I finished the first draft of UTOPIA yesterday. The fifteenth book I’ve finished a complete draft of. For those of you playing along at home, here are the fifteen in order:
- Into the Elevator (A parallel worlds fantasy)
- Blood Countess (A fantasy in medieval Slovakia, centered around Countess Bathory)
- Weaver of Dreams (Another parallel world fantasy, where we all have counterpart lives we see in our dreams)
- Cavern of Babel (Alpaca fantasy at its finest)
- Adventures of Barboy (Medieval zombie fantasy)
- Vodnik (Contemporary fantasy based on Slovak fairytales)
- Ichabod (A murder mystery literally set inside a copy of Irving’s Legend of Sleepy Hollow)
- Pawn of the Dead (Contemporary zombie fantasy)
- Tarnhelm (Fantasy noir)
- Get Cupid (Contemporary heist fantasy)
- The Memory Thief (Inside Out meets Something Wicked This Way Comes)
- Our Lady of Questionable Morals (Contemporary heist fantasy)
- The Book Binder’s Curse (Another stab at a book set within a copy of a book, this one being Peter Pan)
- Magic at 30,000 Feet (Hunger Games meet Harry Potter. On a plane)
- Utopia (My version of a sci-fi dystopia)
In between those, I’ve started significant chunks of 7 other books, but I didn’t stick with them long enough to finish the draft. They were set aside for a variety of reasons. The idea might have felt good to me at first, but it fizzled soon after, or it proved to be too much idea for me to handle, or the writing just didn’t flow like I hoped it would. You get a feeling for what’s working and what isn’t, after a while. Or at least I seem to.
UTOPIA went quite well, though I’d like to note that I feel that way about almost all of my books after writing them. This one is a fairly big departure from my earlier voice styles, and it made a significant impact on the story. Interestingly (to me), I still wasn’t exactly sure where it was going to end up (where I’d be able to write “THE END” right up to the last 2,000 words or so. Usually I know a long time in advance where the end is going to land me, but not this time.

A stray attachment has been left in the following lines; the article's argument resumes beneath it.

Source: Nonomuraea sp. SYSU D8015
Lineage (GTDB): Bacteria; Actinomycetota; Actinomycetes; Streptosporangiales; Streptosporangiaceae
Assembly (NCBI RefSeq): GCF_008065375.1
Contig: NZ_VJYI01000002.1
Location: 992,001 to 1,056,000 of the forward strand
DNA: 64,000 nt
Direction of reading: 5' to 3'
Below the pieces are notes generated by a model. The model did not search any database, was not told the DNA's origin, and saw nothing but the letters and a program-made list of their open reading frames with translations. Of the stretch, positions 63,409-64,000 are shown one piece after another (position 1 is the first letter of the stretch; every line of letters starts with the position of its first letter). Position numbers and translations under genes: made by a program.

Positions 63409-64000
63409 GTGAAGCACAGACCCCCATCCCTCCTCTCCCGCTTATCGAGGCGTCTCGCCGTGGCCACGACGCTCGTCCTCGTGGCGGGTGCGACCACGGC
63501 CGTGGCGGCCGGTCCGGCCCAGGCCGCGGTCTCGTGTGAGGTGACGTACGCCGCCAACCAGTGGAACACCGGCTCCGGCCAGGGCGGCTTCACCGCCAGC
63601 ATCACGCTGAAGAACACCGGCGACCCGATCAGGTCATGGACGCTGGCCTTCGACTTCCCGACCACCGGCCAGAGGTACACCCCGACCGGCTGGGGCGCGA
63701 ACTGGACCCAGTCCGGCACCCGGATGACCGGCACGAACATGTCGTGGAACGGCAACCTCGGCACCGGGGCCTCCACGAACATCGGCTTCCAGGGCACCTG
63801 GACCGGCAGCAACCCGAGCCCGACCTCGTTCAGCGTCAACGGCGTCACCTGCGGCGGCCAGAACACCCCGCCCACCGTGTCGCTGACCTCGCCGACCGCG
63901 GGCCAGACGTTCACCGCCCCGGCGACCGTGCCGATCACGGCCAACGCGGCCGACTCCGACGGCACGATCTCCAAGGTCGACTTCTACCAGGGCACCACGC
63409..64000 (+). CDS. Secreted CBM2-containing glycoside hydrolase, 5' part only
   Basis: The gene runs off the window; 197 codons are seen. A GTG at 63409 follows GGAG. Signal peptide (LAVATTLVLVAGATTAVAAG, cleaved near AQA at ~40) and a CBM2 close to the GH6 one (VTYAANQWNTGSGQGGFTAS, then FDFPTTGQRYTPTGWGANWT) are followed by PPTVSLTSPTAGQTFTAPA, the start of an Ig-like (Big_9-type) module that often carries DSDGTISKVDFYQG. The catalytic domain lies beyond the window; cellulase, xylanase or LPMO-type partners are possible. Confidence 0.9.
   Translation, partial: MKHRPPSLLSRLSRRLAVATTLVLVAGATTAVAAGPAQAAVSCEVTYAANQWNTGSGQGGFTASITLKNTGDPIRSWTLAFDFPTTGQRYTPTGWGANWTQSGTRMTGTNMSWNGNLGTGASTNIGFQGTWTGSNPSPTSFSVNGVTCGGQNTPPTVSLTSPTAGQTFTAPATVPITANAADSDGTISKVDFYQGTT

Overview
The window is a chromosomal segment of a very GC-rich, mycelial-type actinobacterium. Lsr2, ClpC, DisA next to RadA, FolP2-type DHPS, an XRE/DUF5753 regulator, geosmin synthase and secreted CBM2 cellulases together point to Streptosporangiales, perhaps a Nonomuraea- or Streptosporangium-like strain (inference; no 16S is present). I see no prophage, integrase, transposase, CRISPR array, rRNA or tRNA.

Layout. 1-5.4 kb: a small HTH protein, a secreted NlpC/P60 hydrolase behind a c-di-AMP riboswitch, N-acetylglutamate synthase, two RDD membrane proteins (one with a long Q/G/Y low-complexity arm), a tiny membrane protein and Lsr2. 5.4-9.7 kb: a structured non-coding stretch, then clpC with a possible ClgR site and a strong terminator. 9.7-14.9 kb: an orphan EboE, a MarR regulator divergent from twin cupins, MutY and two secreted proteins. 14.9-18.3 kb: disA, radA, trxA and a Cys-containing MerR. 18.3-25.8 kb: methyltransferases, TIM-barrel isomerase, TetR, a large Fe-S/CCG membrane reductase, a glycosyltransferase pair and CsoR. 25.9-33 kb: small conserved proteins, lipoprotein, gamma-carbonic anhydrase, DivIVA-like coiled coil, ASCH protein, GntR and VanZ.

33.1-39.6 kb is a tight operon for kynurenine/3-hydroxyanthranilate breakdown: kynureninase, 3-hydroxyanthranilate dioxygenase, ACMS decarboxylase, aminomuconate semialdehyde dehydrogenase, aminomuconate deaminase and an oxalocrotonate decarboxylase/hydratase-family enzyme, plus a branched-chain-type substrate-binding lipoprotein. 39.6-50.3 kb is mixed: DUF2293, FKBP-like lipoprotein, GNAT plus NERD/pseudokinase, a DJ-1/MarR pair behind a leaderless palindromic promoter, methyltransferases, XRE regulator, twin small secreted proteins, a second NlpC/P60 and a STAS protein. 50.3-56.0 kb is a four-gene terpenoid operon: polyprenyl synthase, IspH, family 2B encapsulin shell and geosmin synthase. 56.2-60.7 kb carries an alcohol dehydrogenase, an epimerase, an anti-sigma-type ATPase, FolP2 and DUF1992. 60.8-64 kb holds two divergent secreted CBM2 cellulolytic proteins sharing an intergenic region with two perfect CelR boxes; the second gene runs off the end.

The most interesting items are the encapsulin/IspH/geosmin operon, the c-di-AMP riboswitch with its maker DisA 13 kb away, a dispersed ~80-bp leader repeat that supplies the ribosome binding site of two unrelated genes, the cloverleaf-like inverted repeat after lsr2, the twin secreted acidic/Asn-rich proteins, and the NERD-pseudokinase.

Which is one of the reasons I’m not sending it off to my agents right away. I need to step away from the book for a bit and get my bearings, then read it through with fresh eyes to see if it did what I wanted it to. (In the meantime, I’ll hand it off to TRC this evening. He’s becoming a great resource for me. He’s much better read when it comes to current Young Adult books, for one thing. And he can read something so quickly that I can get feedback the next day, usually. He’s been asking repeatedly when I’d finish, since I let him read it halfway through.)
Actually, I suppose this draft is more like draft 1.5, since I already went back and tweaked the first 40,000 words a few months ago. I made significant changes back then, so hopefully this is already a fair bit closer to what I was shooting for than it would have been without that. I will say that this time I felt especially good at the end of writing. Like I’d done something significant. It was a stretch for me, this voice, and I’m glad I went for it. I enjoyed the process, and I hope the final product turned out well. It clocked in at 86,969 words. (For reference, VODNIK is around 105,000, as I recall, and MEMORY THIEF is closer to 50,000.)
I don’t write to a specific word length. I write a story. It has a beginning, middle, and an end. It’s over when it’s over.
Anyway. Time for me to turn my attention to my revision of MAGIC AT 30,000 FEET. Eddie got back to me with some big level revisions, and I have to think those things through to see where I’m going to go with them. Always writing . . .
Thanks for reading!